In Welton(1983), Memories of Feynman, Welton mentions two formulas which he denotes as Feynman's Famous Formula (FFF) and FFF #2.

Which famous formulas is he talking about? Is he maybe talking about the Bethe-Feynman efficiency formula? Are these formulas still classified or does somebody know how these formulas look like?


1 Answer 1


There is something famously called "Feynman's famous formula", which comes up in QFT calculations, which I imagine must be the second FFF referred to in Welton's account. It reads:

$$\frac1{a_1 a_2 \ldots a_n} = \int_{x \in \Delta^{n-1}} \frac1{(\sum_{i=1}^n a_i x_i)^n} d\sigma$$

where $\Delta^{n-1}$ denotes the simplex $\{x = (x_1, \ldots, x_n) \in \mathbb{R}^n: x_i \geq 0, x_1 + \ldots + x_n = 1\}$ of dimension $n-1$, and $d\sigma$ denotes Lebesgue measure on this simplex, normalized so that its total volume is $1$. For example, in the case $n=2$, it may be written as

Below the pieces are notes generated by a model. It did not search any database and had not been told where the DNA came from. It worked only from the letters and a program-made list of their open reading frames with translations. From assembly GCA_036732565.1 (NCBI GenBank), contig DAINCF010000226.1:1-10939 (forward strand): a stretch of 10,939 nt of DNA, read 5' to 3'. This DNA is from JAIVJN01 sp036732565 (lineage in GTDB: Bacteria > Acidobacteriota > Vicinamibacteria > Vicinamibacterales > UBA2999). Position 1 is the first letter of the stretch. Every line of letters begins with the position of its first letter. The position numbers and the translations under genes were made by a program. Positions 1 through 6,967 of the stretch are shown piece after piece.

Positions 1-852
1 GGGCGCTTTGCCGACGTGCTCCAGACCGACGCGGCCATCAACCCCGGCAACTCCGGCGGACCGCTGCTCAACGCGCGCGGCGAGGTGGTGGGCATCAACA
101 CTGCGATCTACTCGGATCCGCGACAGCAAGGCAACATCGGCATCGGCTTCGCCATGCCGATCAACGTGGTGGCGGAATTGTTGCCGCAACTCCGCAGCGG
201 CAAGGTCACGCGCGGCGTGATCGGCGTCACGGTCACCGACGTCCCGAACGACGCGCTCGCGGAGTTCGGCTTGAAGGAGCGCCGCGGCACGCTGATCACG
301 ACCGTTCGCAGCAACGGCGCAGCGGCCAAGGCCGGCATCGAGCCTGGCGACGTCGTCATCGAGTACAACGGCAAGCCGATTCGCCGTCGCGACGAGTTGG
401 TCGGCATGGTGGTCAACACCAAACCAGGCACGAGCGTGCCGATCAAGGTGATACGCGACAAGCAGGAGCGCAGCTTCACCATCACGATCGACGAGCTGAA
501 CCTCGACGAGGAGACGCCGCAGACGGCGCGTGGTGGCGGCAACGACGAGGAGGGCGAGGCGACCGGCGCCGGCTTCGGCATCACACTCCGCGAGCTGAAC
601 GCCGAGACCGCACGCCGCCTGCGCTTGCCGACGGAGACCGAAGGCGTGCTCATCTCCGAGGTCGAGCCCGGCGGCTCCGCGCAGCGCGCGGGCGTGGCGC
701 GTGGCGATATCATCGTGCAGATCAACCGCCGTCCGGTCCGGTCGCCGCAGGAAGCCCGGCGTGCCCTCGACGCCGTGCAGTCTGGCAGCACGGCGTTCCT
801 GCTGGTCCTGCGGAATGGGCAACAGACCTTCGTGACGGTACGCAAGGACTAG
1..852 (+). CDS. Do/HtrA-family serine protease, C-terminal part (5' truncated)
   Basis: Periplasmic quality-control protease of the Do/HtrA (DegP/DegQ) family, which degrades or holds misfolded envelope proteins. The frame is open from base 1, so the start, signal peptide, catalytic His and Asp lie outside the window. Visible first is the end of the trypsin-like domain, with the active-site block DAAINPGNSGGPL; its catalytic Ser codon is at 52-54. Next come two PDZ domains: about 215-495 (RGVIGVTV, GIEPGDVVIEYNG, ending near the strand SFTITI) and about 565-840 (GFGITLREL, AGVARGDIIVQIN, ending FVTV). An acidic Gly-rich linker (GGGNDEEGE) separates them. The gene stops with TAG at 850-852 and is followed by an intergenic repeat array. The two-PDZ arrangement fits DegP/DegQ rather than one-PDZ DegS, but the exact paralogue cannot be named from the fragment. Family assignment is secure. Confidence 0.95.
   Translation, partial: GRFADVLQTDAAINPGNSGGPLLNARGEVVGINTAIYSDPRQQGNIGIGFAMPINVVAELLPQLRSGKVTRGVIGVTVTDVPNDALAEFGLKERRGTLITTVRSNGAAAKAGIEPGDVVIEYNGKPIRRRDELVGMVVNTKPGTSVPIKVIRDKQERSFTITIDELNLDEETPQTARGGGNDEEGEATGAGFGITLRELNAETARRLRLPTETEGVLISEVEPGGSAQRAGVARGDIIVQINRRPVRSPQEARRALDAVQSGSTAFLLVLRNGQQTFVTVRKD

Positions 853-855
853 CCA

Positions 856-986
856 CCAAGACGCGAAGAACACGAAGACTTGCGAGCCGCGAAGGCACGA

$$\frac1{ab} = \int_0^1 dx \frac1{(ax + b(1-x))^2}.$$

In any case, many people do refer to this as "Feynman's famous formula", for example Witten in the book Quantum Fields and Strings (Proposition 1.3, page 427), or in the article here (from Particle Physics: Càrgese 1989). Apparently Feynman first wrote about this in a letter to Bethe:

"I am the possessor of a swanky new scheme to do each problem with one less energy denominator. It is based on the great identity [the previously displayed formula] so 2 energy denominators may be combined to one -- reserving the parametric $x$ integration to the indefinite future (there's the rub of course)."

(Source: QED And The Men Who Made It: Dyson, Feynman, Schwinger, and Tomonaga, by Silvan Schweber, page 453.)


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